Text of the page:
Treasury 10-Year Yield: A Case of “Higher Highs”
Can you believe it? The first quarter of 2021 is now in the books, and it certainly provided some headline-making material for the bond market. Specifically, I’m talking about the rise in the U.S. Treasury (UST) 10-Year yield, of course—and really, who isn’t talking about this development? Now the question becomes: Where is it headed next?
If you’ve been reading my blog posts, you probably know my thoughts on the matter. Let’s recap… What could be some key driving forces behind an ascent to even higher ground?
- Unprecedented fiscal stimulus, with potentially another huge package coming “down the pike”
- Unique monetary policy where the Federal Reserve (Fed) doesn’t raise rates until the economy and inflation have actually surpassed targeted thresholds
- Inflation expectations rising to a decade high in some cases
- Market “indigestion” due to enormous increases in Treasury coupon auction sizes
- Key technical support levels being breached
U.S. 10-Year Treasury Yield
The five factors I listed are just what logically comes to mind. However, another interesting development has been appearing on my radar of late, and it involves actual trading activity in the UST 10-Year. No, don’t worry, I’m not going to go down any “rabbit holes” or get too far “down into the weeds,” but nevertheless, I think the reader may find the trends I’ve been noticing indicative of how the 10-Year yield could potentially move higher.
Take a look at this graph of the UST 10-Year yield for Q1. Obviously, what first comes to mind is the 80 basis points (bps) increase. But look a little closer, and you’ll see a pattern developing: Each time the yield moves noticeably higher, it then retraces back by roughly 15 bps before making another new high watermark. The two most recent instances are what caught my attention specifically.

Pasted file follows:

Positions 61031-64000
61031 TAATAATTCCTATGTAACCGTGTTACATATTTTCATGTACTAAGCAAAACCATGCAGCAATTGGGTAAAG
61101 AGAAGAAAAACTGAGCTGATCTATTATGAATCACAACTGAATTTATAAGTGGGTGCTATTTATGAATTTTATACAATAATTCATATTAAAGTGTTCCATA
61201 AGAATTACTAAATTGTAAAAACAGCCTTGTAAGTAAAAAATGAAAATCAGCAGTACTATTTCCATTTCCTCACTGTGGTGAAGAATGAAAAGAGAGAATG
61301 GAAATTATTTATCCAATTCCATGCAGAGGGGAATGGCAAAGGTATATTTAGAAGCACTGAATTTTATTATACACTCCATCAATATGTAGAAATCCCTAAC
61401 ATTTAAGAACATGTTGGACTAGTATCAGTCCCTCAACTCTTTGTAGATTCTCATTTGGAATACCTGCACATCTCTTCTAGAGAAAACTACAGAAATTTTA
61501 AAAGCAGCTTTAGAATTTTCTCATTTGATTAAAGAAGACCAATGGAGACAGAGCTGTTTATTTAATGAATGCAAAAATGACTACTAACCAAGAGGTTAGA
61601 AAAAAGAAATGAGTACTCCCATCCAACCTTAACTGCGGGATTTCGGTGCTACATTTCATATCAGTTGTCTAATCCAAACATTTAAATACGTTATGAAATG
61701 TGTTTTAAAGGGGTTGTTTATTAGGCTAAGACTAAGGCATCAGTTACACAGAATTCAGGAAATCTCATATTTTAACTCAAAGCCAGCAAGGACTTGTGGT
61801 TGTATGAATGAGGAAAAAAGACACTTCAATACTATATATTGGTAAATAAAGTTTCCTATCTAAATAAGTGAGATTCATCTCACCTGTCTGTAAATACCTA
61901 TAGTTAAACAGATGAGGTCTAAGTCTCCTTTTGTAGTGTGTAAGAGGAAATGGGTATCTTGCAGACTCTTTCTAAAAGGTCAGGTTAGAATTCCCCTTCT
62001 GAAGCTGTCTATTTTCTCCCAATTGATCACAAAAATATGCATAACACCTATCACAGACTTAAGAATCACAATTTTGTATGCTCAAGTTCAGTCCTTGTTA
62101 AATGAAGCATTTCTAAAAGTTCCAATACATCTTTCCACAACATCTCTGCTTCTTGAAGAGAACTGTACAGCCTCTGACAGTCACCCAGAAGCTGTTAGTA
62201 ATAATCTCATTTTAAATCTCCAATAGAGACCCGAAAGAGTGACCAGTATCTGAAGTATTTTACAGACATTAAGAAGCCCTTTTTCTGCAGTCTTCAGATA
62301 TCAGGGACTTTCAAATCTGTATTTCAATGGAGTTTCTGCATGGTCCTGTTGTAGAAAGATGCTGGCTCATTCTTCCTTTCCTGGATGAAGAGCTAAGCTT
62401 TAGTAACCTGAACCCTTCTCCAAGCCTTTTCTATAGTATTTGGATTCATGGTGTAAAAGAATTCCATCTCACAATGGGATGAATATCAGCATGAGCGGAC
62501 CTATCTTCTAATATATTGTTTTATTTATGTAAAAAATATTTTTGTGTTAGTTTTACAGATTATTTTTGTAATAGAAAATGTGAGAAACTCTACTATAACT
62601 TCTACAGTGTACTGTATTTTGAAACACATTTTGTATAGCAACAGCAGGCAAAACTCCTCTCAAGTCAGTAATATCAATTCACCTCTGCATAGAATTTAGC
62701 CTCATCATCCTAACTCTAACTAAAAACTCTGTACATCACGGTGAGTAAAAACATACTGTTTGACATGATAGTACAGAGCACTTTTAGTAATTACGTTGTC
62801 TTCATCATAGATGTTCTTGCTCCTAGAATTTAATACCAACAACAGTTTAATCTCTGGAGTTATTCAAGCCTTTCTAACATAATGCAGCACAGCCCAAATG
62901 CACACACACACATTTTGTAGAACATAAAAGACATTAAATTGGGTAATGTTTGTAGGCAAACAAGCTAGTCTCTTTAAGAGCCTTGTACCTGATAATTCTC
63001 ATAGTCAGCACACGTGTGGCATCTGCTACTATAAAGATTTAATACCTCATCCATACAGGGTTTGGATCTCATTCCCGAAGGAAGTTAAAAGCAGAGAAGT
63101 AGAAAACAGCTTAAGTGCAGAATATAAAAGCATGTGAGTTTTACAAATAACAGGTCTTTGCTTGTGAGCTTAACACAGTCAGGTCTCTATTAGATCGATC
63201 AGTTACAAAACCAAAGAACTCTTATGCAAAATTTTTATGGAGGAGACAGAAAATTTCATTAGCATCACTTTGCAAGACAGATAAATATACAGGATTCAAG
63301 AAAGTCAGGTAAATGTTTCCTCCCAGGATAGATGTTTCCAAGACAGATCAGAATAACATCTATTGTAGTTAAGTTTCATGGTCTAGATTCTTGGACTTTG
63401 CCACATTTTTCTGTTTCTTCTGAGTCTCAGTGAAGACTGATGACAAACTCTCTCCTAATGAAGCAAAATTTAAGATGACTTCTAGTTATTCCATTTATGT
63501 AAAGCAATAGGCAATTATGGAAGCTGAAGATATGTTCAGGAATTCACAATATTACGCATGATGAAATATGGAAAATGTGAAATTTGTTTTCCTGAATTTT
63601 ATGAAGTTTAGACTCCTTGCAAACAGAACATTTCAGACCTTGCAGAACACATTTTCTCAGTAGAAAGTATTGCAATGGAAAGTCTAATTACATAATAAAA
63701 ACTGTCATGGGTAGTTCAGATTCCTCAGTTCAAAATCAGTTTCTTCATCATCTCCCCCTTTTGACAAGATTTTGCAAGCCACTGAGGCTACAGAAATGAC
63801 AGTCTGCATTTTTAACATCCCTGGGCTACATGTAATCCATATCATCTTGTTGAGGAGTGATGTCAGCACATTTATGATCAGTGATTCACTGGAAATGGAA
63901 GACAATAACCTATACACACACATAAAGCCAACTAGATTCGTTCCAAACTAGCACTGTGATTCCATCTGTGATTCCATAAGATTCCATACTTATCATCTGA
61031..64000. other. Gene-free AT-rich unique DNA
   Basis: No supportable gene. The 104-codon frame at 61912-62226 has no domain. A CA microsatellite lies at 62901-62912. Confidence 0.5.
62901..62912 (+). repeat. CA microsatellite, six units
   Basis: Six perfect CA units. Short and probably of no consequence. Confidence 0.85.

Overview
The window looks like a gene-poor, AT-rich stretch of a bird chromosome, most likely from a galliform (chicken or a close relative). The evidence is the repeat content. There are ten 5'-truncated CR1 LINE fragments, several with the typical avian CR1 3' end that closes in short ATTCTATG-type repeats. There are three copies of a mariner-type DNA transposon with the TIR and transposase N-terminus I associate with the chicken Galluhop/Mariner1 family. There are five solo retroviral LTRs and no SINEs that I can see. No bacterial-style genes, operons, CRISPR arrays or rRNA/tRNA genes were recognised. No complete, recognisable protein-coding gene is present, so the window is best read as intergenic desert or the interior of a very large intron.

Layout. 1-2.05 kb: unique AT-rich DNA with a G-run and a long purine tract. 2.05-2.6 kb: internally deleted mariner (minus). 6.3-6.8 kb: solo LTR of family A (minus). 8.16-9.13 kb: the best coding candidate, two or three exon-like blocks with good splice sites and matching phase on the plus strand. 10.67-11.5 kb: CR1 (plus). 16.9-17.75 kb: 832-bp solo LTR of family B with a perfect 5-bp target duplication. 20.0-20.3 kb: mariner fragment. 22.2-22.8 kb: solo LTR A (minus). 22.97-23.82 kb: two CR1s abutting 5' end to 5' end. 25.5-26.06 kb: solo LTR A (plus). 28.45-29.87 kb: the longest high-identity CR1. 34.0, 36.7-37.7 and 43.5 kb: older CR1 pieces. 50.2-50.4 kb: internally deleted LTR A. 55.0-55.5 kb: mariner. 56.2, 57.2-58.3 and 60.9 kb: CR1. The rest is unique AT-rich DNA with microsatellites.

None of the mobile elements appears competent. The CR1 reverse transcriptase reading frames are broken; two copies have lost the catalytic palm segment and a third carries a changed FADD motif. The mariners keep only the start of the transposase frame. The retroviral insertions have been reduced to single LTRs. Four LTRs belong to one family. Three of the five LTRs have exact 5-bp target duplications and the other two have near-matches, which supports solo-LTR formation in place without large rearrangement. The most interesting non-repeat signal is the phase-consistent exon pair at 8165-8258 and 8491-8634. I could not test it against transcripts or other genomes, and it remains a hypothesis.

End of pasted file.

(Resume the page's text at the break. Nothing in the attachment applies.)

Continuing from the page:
- In late February, the yield broke through the 1.50% threshold, then fell back down to 1.39% before rising to a “new” high threshold of 1.75% in mid-March.
- After hitting this near-term peak a couple weeks ago, the yield then fell to 1.59% before increasing yet again to 1.77%.
What Could Investors Expect Next
If this trend were to hold, the UST 10-Year yield would seemingly be poised to break through the next Fibonacci five-year retracement level of 1.79%. And you know what could come next…2.13%. Now, as this blog piece is trying to point out, a potential move above the 2% threshold would not necessarily be a “one-way” street, as the illustrated “seesaw” pattern would more than likely still be operative. However, continued investor behavior of “selling into strength” could ultimately lead the 10-Year yield to continue making “higher highs.”